In May last year, I visited Brighton on a beautiful, sunny day and was as excited as Lydia Bennet herself. I had long planned to visit Brighton Pavilion to get a real feel of Regency Britain and the opulence that the Prince Regent represented through his lavish style.
Brighton Pavilion was one of the royal residences of the Prince Regent, who replaced his father, King George III, whilst he was unable to reign the country due to mental illness, and later became King George IV. The Prince Regent lead an extravagant lifestyle, building expensive estates and throwing lavish parties, and he was widely considered an irresponsible monarch and had a scandalous reputation.
This fascinating portrait of the Prince Regent by Domenico Moglia (1829) is unbelievably a micro-mosaic made of tiny pieces of marble and semi-precious stones and weighs close to half a ton. The Prince Regent had sent a portrait of himself painted by Sir Thomas Lawrence as a gift to Pope Pius VII, and in return, the Pope had commissioned this fascinating portrait. I believe the portrait shows the Prince Regent in a more favourable light and is likely to be an "airbrushed" version of him.Detail of the portrait where you can see some of the tiny pieces of marble.
In 1787, The Prince Regent commissioned Henry Holland to create his pavilion in Brighton, as it had become a fashionable seaside resort and here, away from London, he could enjoy his clandestine affair with his mistress, Maria Fitzherbert (as despised by Jane Austen herself). Later, in 1815-1822, the building was extended and redesigned by John Nash, whose designs are still visible today.
The design of the building is heavily influenced by Indian and Chinese style. The exterior is typically indo-islamic with its distinctive domed turrets, as seen in many Indian palaces, such as the Chowmahalla Palace in Hyderabad I visited years ago (my image below).The Chowmahalla Palace in Hyderabad.
Chinese influences are visible throughout the interiors of the building.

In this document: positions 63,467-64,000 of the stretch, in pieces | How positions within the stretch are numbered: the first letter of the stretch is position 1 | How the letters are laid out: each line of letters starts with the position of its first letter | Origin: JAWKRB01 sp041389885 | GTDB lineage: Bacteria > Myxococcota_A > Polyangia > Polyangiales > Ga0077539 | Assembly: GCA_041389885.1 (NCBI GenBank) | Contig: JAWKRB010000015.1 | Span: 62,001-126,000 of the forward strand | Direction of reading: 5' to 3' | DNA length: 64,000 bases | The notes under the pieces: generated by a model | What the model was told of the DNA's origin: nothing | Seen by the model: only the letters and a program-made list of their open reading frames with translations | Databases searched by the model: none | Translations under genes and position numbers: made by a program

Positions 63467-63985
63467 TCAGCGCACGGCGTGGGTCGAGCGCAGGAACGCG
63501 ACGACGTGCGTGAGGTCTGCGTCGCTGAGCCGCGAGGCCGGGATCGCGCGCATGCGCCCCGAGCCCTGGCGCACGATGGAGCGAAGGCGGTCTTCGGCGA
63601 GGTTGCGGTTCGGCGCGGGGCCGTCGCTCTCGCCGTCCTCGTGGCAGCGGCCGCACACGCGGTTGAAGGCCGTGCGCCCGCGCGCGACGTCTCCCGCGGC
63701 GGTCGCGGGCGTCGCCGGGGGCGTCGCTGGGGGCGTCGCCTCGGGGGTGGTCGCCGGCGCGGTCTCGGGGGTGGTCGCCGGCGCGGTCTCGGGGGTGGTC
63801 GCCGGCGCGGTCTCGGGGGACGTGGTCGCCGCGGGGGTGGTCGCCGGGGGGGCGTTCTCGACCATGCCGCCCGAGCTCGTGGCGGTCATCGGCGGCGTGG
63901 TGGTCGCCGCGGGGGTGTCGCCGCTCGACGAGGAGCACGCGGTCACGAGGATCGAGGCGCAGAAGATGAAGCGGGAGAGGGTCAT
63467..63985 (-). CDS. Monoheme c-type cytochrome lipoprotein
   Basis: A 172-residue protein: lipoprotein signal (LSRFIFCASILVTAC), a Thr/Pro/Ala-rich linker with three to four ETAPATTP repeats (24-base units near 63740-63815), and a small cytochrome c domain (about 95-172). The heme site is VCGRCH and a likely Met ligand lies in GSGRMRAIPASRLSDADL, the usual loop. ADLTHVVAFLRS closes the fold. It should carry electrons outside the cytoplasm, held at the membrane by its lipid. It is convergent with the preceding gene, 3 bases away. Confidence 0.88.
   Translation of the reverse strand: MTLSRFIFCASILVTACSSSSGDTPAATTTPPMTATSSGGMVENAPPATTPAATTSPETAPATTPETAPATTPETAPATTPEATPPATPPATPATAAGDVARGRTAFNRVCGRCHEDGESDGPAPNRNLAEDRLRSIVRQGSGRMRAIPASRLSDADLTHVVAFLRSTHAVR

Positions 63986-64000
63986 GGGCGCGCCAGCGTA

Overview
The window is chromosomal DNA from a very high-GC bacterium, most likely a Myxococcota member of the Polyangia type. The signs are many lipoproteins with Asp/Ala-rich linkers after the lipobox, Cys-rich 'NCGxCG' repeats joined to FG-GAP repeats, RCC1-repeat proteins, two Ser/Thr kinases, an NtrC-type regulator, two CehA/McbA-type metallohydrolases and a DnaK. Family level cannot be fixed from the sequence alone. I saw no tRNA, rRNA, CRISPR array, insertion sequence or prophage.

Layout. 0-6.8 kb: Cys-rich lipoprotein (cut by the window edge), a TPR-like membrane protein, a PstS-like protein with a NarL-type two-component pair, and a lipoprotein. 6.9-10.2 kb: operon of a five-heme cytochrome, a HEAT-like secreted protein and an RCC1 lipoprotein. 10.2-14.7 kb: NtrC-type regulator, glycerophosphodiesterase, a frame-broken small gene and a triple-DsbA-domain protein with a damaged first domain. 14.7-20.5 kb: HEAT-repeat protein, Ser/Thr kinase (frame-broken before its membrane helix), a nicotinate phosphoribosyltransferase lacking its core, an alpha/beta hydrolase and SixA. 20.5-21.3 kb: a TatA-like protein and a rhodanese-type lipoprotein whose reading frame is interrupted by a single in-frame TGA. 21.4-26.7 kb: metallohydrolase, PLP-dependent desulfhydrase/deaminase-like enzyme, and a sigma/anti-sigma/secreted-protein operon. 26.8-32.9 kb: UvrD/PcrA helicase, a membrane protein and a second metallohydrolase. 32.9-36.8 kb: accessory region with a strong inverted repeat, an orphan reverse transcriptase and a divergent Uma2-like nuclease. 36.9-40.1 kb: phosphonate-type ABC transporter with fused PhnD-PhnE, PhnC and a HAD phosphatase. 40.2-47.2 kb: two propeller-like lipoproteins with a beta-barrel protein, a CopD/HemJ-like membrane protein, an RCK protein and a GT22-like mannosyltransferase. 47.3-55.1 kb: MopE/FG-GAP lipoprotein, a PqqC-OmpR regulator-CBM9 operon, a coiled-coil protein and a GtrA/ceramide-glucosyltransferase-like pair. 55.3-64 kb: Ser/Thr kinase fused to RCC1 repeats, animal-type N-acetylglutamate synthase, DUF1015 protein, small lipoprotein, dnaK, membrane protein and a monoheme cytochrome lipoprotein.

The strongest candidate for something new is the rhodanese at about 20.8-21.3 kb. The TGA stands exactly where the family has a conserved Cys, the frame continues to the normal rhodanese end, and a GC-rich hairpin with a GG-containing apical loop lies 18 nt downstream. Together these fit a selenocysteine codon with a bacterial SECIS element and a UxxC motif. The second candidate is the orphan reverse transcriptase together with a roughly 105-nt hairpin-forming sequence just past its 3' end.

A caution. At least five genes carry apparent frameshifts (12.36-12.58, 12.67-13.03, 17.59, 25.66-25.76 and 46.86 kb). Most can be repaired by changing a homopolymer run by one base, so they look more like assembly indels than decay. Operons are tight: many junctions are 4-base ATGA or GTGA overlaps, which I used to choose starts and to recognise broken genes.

The opulent banqueting room with its stunning chandeliers is a sight worth seeing. Food and feasting were key to the royal lifestyle here, and one can only imagine the grand dinners that took place in this room.
The chandeliers inspired by Chinese mythology are exquisite. The central chandelier hangs from the claws of a gilded dragon and weighs a ton! The walls are adorned with Chinese wall art and everything around you is gilded, shiny, luxurious.
The saloon was the formal reception room where the Prince Regent would greet his guests before taking them to the banqueting room. The gold theme with Eastern influences continues here in a repetitive, symmetrical design.
The music room was stunning as well. The Prince Regent entertained his guests with music here, had his own band and often got involved in music making too. This room must have looked incredible at night when illuminated by the many chandeliers.
The Prince Regent threw lavish parties and you can imagine large balls happening at the ballroom below.
The king's living areas were moved to the ground floor due to his growing ill health and obesity later in life. The bedroom is less opulent but the oriental influences and Regency style follow through these rooms.
Queen Victoria, who spent time at the Pavilion later on in the 19th Century, had another bedroom made, which is gorgeous - I adore the handpainted wallpaper that features birds and flowers.
The kitchen has a unique look to it with cast iron columns topped with palm tree leaves central to the room. The heavily obese, indulgent Prince Regent loved food and entertaining amd his kitchen was technologically advanced. For each banquet, 70 dishes were prepared in this impressive kitchen by French chefs.
A visit to the Brighton Pavilion is certainly memorable and the Pavilion is still a popular picnic spot today with its lush gardens and vibrant outdoor space.